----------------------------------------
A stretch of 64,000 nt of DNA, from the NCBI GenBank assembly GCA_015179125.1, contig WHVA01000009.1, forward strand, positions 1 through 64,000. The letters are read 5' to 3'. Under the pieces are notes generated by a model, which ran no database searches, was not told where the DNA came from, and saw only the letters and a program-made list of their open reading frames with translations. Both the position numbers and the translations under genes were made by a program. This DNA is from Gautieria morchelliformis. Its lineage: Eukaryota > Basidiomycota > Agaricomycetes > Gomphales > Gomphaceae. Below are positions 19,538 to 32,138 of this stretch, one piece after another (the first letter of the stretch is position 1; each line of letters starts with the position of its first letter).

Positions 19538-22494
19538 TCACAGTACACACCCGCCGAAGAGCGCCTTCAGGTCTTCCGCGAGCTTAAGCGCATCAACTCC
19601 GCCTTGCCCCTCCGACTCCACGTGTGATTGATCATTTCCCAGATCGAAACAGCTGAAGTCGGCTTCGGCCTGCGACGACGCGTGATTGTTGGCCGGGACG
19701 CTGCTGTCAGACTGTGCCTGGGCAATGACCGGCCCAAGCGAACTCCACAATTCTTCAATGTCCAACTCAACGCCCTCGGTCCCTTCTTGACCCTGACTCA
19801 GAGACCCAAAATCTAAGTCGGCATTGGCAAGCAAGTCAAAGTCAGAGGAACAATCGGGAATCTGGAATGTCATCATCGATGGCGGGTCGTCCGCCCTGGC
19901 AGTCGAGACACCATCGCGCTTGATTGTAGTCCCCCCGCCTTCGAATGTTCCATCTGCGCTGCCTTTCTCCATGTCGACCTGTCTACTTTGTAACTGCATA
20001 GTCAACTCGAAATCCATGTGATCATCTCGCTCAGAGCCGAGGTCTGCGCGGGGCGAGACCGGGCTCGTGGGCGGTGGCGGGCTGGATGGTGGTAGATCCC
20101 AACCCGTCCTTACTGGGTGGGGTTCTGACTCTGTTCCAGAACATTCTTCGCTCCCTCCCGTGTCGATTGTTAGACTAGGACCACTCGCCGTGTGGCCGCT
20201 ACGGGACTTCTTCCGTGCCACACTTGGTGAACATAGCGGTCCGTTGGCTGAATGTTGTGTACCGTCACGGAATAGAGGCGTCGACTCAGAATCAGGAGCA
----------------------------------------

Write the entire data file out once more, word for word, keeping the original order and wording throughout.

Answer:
A stretch of 64,000 nt of DNA, from the NCBI GenBank assembly GCA_015179125.1, contig WHVA01000009.1, forward strand, positions 1 through 64,000. The letters are read 5' to 3'. Under the pieces are notes generated by a model, which ran no database searches, was not told where the DNA came from, and saw only the letters and a program-made list of their open reading frames with translations. Both the position numbers and the translations under genes were made by a program. This DNA is from Gautieria morchelliformis. Its lineage: Eukaryota > Basidiomycota > Agaricomycetes > Gomphales > Gomphaceae. Below are positions 19,538 to 32,138 of this stretch, one piece after another (the first letter of the stretch is position 1; each line of letters starts with the position of its first letter).

Positions 19538-22494
19538 TCACAGTACACACCCGCCGAAGAGCGCCTTCAGGTCTTCCGCGAGCTTAAGCGCATCAACTCC
19601 GCCTTGCCCCTCCGACTCCACGTGTGATTGATCATTTCCCAGATCGAAACAGCTGAAGTCGGCTTCGGCCTGCGACGACGCGTGATTGTTGGCCGGGACG
19701 CTGCTGTCAGACTGTGCCTGGGCAATGACCGGCCCAAGCGAACTCCACAATTCTTCAATGTCCAACTCAACGCCCTCGGTCCCTTCTTGACCCTGACTCA
19801 GAGACCCAAAATCTAAGTCGGCATTGGCAAGCAAGTCAAAGTCAGAGGAACAATCGGGAATCTGGAATGTCATCATCGATGGCGGGTCGTCCGCCCTGGC
19901 AGTCGAGACACCATCGCGCTTGATTGTAGTCCCCCCGCCTTCGAATGTTCCATCTGCGCTGCCTTTCTCCATGTCGACCTGTCTACTTTGTAACTGCATA
20001 GTCAACTCGAAATCCATGTGATCATCTCGCTCAGAGCCGAGGTCTGCGCGGGGCGAGACCGGGCTCGTGGGCGGTGGCGGGCTGGATGGTGGTAGATCCC
20101 AACCCGTCCTTACTGGGTGGGGTTCTGACTCTGTTCCAGAACATTCTTCGCTCCCTCCCGTGTCGATTGTTAGACTAGGACCACTCGCCGTGTGGCCGCT
20201 ACGGGACTTCTTCCGTGCCACACTTGGTGAACATAGCGGTCCGTTGGCTGAATGTTGTGTACCGTCACGGAATAGAGGCGTCGACTCAGAATCAGGAGCA